David Cameron has got me singing an old TV theme tune all morning. It's from the wonderful Roy Castle's Record Breakers: 'If you wanna be the best, if you wanna beat the rest, dedication's what you need...'
Except I've replaced the word dedication with delegation. Because for a man supposed to lead from the front and make the toughest decisions anyone in this country has to make, he is showing a remarkable ability to pass the buck in dealing with a quite pathetic spat.
The Prime Minister, whose closest political friend (Education Secretary, Michael Gove) has been embroiled in a very public row with his most important political colleague (Home Secretary, Theresa May) has asked the country's most powerful civil servant (Sir Jeremy Heywood) to get to the bottom of things.
The outward reason for the row is actually a red herring - who knew what and when about allegations that Muslim fanatics are/were trying to indoctrinate schoolchildren by ignoring the national curriculum.
The real reason, as even the most casual political observer can see, is that Gove doesn't like May. May could well rival Gove's other chum George Osborne if Cameron resigns after losing the General Election next year, so admired is she as a potential leader by her party and those at the Tory grassroots. Gove has been given permission to do what he can to shore up support for Cameron and Osborne and, like the clever, mischievous, manipulative journalist that he once was, has been astutely building friends within the media to make things very difficult indeed for May.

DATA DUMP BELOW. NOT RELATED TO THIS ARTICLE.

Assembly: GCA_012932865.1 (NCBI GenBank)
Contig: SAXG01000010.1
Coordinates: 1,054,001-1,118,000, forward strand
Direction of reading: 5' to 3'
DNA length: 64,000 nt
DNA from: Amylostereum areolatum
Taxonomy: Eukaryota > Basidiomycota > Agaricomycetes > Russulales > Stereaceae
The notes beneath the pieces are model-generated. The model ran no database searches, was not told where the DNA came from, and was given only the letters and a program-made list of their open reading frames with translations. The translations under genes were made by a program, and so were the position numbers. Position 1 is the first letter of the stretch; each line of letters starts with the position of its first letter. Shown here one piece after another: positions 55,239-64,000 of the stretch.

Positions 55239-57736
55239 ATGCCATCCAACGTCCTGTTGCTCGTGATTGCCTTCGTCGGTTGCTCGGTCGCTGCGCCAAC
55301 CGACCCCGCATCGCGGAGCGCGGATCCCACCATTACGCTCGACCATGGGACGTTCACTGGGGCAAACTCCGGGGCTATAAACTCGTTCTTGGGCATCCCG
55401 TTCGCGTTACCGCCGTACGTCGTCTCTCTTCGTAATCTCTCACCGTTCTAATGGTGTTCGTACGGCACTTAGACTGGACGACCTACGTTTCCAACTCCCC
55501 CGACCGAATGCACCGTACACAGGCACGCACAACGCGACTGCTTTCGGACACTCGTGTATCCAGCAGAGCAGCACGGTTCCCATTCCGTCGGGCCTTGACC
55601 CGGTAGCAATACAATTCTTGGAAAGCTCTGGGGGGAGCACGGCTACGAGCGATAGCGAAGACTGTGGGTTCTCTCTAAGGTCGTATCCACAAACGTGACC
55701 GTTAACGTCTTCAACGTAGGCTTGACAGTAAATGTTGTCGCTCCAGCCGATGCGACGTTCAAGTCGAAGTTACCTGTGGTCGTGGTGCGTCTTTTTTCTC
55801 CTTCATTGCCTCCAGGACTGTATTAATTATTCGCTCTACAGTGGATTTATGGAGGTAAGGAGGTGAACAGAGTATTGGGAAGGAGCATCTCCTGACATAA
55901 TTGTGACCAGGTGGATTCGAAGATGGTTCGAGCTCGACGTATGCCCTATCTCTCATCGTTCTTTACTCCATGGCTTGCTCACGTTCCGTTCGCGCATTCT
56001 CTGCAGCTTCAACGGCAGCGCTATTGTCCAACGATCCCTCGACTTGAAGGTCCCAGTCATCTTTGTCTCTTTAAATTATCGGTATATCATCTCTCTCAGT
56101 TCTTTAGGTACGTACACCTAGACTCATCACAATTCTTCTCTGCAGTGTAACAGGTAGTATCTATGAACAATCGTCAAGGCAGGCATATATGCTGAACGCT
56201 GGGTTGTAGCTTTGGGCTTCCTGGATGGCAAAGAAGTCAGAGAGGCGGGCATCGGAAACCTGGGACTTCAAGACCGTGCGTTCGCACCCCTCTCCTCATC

His mortgage, for instance, or holiday, is paid for by the owner of Associated Newspapers (Lord Rothermere, who employs Gove's wife, Sarah Vine, the godmother to Cameron's child, on an astonishingly high salary at the Daily Mail), he dines regularly with his former boss Rupert Murdoch and colleagues at the mogul's newspapers and many of his closest friends are colleagues at the Telegraph Media Group. Of the remaining newspapers that matter, The Mirror and Guardian hate all Tories and The Independent is, well, independent.
The point being that the Prime Minister knows exactly what's going on, that two people in his team are jostling for power, deliberately leaking snippets of facts to the media, trying to elbow each other out of the way, and he's shown remarkable reluctance to do what any self-respecting boss would and knock their heads together and tell them to grow up.
Instead, he comes across as frightened and dithering, of which I'm sure he's neither. But that's the impression he gives. Internal disputes are the indelible fabric of every working environment, they're not just the preserve of politics. A good boss will see it early and put a stop to it. If it breaks out into a mini-war, he or she ought to show leadership rather than call in a close colleague to 'have a word'.
A central tenet of good management is, of course, knowing when to delegate but it's also important to recognise that immediacy of action and taking charge are even more vital. Asking someone else to the dirty work when you know exactly what work has been dirtied is pretty lame.
Cameron has turned a childish, pretty insignificant internal row into a potentially damaging issue about his leadership. Heywood will find that no one is guilty, or that both are. Gove will continue his attack-dog behaviour in the knowledge that he's well protected and May, who has been one of the more effective and well-regarded Home Secretaries for many years, will feel even more resentment that an old boys' club is running the show.
She has shown dedication to the job. Her boss clearly prefers delegation, a form of behaviour that is alarmingly repetitive. Like a broken record.